Movie Review: “Persecuted”

perscThe unholy bond between religion and politics is the background for “Persecuted,” a confused and confusing thriller about a TV preacher ruined by a sinister government plot.
Written and directed by Daniel Lusko, who has Christian documentaries among his credits, and having ex-GOP senator Fred Dalton Thompson and Fox News personality Gretchen Carlson in its cast, you can guess its politics.
But the targets are less clearly defined than you might expect. There are evil Feds, and righteous ones. There are veiled attacks on a Congressional effort to give all religions equal standing, and Federal tax money. The president is a devious Clinton look-alike. But Big Time Religion takes it on the chin, too. The most sinister scenes in it take place in the boardroom of a multi-million dollar TV ministry.
So, “Fair and balanced,” right? Not exactly.
James Remar, who broke out in films 35 years ago with “The Warriors” and later as the villain of “48 Hours,” is cast against type as John Luther, an ex-drug addict who now leads Truth Live!, a crusade that he aims to keep above politics, above religious denominations.
Sinister Senator Harrison (Bruce Davison) is pressuring Luther to endorse The Faith and Fairness Act, something backed by a Coexista-oriented organization called SUMAC. It’s incredibly vague what this will do, but it seems to be some sort of religious tolerance/equality act that will give all religions equal standing and all religions equal access to adherents to other faiths. Luther isn’t having it. But he’s been warned.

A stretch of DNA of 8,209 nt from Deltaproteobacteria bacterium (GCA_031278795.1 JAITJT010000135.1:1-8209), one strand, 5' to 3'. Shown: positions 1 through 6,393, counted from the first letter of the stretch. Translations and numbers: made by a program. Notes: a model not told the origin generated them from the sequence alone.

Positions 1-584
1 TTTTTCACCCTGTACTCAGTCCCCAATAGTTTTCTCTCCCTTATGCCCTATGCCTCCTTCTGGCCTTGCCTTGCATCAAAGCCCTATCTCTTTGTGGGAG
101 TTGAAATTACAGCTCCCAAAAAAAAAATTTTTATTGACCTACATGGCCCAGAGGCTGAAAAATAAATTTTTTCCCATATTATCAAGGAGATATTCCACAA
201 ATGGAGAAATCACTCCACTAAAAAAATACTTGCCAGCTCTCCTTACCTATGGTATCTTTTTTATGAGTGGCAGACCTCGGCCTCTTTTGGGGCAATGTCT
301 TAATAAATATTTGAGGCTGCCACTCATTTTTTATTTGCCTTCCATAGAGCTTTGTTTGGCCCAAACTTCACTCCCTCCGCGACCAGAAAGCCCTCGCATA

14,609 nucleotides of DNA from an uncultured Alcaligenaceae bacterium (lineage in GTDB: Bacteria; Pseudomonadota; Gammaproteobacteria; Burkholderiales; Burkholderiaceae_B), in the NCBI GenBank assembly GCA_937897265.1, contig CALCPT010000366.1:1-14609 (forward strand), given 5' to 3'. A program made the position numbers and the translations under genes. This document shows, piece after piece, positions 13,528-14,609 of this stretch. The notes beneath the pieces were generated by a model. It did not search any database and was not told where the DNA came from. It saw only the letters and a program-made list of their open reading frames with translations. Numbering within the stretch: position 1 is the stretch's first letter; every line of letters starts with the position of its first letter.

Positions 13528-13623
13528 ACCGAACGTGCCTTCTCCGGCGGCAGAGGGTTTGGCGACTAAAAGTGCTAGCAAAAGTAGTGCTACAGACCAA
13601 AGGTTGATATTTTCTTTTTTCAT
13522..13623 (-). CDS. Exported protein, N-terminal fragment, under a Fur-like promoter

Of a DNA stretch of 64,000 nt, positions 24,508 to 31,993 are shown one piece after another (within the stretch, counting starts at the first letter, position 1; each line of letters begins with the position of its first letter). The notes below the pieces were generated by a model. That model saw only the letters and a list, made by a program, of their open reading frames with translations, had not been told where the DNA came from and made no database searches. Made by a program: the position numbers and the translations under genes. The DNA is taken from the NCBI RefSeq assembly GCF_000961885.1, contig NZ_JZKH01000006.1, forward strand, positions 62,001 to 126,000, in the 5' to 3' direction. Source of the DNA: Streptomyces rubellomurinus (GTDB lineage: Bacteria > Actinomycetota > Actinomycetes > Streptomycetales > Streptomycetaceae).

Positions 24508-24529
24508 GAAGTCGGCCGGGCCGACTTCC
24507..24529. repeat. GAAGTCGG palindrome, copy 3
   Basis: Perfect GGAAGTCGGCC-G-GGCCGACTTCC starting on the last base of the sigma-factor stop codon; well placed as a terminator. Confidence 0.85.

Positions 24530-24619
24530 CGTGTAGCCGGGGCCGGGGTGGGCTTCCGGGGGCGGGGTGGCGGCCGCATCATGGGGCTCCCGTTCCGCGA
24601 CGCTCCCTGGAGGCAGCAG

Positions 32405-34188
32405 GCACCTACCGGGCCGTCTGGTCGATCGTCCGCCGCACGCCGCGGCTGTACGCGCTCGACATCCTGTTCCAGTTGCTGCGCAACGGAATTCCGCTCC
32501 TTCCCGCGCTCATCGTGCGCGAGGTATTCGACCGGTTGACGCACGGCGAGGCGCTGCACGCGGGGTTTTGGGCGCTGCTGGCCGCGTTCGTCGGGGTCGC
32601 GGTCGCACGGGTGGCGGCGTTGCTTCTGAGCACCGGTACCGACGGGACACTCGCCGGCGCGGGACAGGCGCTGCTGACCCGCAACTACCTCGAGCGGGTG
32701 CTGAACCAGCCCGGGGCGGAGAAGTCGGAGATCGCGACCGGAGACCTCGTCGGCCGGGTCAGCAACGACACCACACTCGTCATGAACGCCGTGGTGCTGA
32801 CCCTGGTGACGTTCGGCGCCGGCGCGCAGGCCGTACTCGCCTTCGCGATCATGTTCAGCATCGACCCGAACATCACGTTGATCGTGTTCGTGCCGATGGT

A drive home takes a turn toward the honey trap they’ve set for him. A girl dies. Luther is on the lam, hunted by the law, as his ministry tumbles into the hands of his opportunistic second-in-command (Christian comic Brad Stine, pretty good).
Luther turns to his wise old dad (Thompson), who happens to be a Catholic priest, another bit of back story that is unexplained.
“Those who believe in nothing must bring you down,” Dad warns. “You’re just a pawn in a political game.”
The safe way to approach this is as the thriller it is supposed to be, and as such, “Persecuted” is pretty limp. There’s no urgency to the performances, no ticking clock to Luther’s desperate bid to clear his name. Remar, a fine character actor, is utterly miscast as a preacher. He doesn’t have the pulpit presence.
Cops don’t stop to question a guy (Luther) sitting in a darkened car, wearing a hoodie and watching a suburban house, even though they see him. A hotel clerk is so anxious to turn Luther in that she dials up the cops while Luther is waiting for his room key. Missteps like that abound.
More interesting are Luther’s repeated entreaties to a supernatural being that isn’t keeping him or his family safe, shouted prayers that go unanswered. Luther, however, doesn’t lose faith, even when he’s confronting the Senator.
“Remember what the Lord said…”
“Oh STOP with the Lord!”
This slapdash script fail to articulate its basic complaint or identify who, exactly, is persecuting them. Government? The culture? Liberals? Humanists? Jews? U-2’s Bono, champion of the Coexista bumper-sticker?
You wonder, because you can’t help but notice this movie’s almost all-white cast around the time we see the evangelical son of the Catholic priest rub his Rosary beads one last time, and pick up a gun.